The Constitutional Convention : The Most Momentous Chapter in American History
Tullai, Martin D., The World and I
We the people of the United States, in order to form a more perfect union, establish justice, insure domestic tranquility, provide for the common defense, promote the general welfare, and secure the blessings of liberty to ourselves and our posterity, do ordain and establish this Constitution for the United States of America."
So reads the preamble to our Constitution--this wonderful document that has the distinction of being the oldest written national constitution. It is also one of the shortest, containing only about 7,591 words in its seven articles and twenty-seven amendments. (By comparison, the state constitution of Louisiana has 200,000 words.)
This year we commemorate the 215th anniversary of the Constitutional Convention, called "the most momentous chapter in American history" by the historian Carl Van Doren in The Great Rehearsal. Here is a general potpourri of facts about it, as well as a look at some of its more provocative aspects.
The Constitutional Convention was scheduled to begin on May 14, 1787, but only delegations from Virginia and Pennsylvania were present on that date. By May 25, however, twenty-nine delegates from seven states--a majority--had arrived, and the most famous convention in United States history got under way.
AMERICA'S FIRST BRAIN TRUST
Twelve states ultimately sent representatives. Rhode Island did not send delegates. Controlled by "soft-money forces," mostly debtors and small farmers who were helped by inflation, it was opposed to the creation of a strong central government.
A look at the "how many" of the convention is revealing. Of the seventy-four delegates chosen to attend, fifty-five came. (The full complement of fifty- five was not reached until August 6, when John Francis Mercer of Massachusetts arrived.) The average daily attendance was thirty. On opening day, twenty-nine people were present. Thirty-nine would ultimately sign. More accurately, thirty-nine names appear on the document. (On the day when it was signed, forty-one were in attendance. Three would not sign: George Mason and Edmund Randolph of Virginia and Elbridge Gerry of Massachusetts. But Delaware's John Dickinson, who had left because of illness, empowered his fellow Delawarian George Read to sign for him. So thirty-eight signed, representing thirty-nine people.)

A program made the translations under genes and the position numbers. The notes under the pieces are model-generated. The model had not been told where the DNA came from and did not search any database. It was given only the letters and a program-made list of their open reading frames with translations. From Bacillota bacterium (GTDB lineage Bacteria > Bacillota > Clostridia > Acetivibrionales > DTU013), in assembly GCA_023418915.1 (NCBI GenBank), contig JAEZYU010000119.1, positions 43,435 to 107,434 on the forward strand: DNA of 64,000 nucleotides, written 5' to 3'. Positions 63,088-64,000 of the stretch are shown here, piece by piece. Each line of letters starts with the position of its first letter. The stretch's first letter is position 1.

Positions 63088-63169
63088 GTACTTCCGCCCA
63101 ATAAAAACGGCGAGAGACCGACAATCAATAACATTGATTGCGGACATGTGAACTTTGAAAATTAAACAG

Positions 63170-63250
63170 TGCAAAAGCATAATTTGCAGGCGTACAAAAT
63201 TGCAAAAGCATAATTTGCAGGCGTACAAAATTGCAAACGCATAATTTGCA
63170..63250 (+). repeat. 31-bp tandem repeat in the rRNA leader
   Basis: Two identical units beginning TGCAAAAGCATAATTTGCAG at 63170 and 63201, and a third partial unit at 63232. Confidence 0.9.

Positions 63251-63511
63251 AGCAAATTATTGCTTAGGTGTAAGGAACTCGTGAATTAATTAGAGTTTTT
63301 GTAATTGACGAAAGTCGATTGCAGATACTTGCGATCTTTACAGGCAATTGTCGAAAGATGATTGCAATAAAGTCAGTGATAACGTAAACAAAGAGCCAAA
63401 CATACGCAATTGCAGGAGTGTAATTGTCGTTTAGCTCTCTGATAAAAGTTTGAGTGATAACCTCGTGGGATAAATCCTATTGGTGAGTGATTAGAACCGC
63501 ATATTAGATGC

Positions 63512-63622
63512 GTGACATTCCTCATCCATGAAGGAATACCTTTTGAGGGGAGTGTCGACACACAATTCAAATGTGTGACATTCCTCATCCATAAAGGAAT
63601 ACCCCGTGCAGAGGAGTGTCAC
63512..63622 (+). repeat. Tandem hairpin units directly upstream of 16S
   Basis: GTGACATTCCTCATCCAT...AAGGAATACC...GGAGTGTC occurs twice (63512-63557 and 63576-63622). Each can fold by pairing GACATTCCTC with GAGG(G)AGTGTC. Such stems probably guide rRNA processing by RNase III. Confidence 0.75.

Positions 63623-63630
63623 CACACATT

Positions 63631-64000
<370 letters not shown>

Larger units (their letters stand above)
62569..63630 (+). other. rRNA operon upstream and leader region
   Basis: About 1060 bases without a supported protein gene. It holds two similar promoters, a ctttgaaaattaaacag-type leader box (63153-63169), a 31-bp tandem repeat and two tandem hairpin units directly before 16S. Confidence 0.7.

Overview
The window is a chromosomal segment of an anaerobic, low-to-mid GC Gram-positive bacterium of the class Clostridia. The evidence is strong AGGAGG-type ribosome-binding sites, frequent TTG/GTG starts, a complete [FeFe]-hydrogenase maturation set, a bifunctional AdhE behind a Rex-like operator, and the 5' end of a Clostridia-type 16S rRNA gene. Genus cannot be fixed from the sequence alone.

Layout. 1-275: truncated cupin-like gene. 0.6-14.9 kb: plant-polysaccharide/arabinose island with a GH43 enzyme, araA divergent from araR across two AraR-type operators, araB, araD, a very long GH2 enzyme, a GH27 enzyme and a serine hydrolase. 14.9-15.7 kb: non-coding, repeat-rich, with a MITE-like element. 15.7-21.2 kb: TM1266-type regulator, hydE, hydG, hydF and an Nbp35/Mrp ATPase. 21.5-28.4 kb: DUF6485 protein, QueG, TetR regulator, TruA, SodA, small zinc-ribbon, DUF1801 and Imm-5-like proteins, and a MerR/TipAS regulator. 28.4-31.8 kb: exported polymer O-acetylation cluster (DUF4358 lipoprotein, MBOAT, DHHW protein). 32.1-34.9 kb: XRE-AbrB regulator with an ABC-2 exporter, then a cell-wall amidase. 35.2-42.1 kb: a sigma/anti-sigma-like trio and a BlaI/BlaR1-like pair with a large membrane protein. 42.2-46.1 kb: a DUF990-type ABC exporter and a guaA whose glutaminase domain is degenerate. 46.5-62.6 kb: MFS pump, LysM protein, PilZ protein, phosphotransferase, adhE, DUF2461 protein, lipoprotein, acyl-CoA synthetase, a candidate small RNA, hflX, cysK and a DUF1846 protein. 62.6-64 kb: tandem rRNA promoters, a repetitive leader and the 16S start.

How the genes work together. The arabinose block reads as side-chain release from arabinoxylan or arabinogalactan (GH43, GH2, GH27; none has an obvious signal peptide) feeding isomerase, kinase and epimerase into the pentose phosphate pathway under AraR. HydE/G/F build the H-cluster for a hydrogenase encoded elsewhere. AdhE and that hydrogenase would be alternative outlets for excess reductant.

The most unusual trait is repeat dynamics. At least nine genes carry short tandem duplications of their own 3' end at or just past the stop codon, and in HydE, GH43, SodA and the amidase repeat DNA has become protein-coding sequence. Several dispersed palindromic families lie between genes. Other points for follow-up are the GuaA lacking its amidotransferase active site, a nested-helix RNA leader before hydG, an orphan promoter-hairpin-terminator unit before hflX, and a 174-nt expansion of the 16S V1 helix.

Many were famous for their learning. In fact, this group has been called our nation's first brain trust. Over half were lawyers. Thirty-one had a college education. Two were college presidents, and three were college professors.
They had experience in politics: Thirty-nine had been or were members of Congress. Eight had served in state constitutional conventions, and seven had been state governors. Eight had signed the Declaration of Independence, but only six of these would sign the Constitution--George Wythe (Virginia) and Gerry refrained. Six had helped draft the Articles of Confederation.
They would determine our political future. Two were to become presidents of the United States (Washington and Madison). One would become vice president. (Ironically, this was Gerry, who not only refrained from signing but had opposed creating the office of vice president). Seventeen later became U.S. senators, and eleven would serve in the House of Representatives. Four would be on the Supreme Court, four would serve in the cabinet, and five would become ambassadors.
It was a relatively young group. A majority were under fifty; five were under thirty. Only four were over sixty. The average age was forty-two. Ben Franklin, at eighty-one, was the oldest; Jonathan Dayton (New Jersey) was the youngest at twenty-six. George Washington was fifty-five; James Madison, thirty-six; Alexander Hamilton, thirty-two; and Gouverneur Morris, fifty- five.
They were men of consequence--merchants, manufacturers, planters, bankers, educators, doctors, and lawyers. …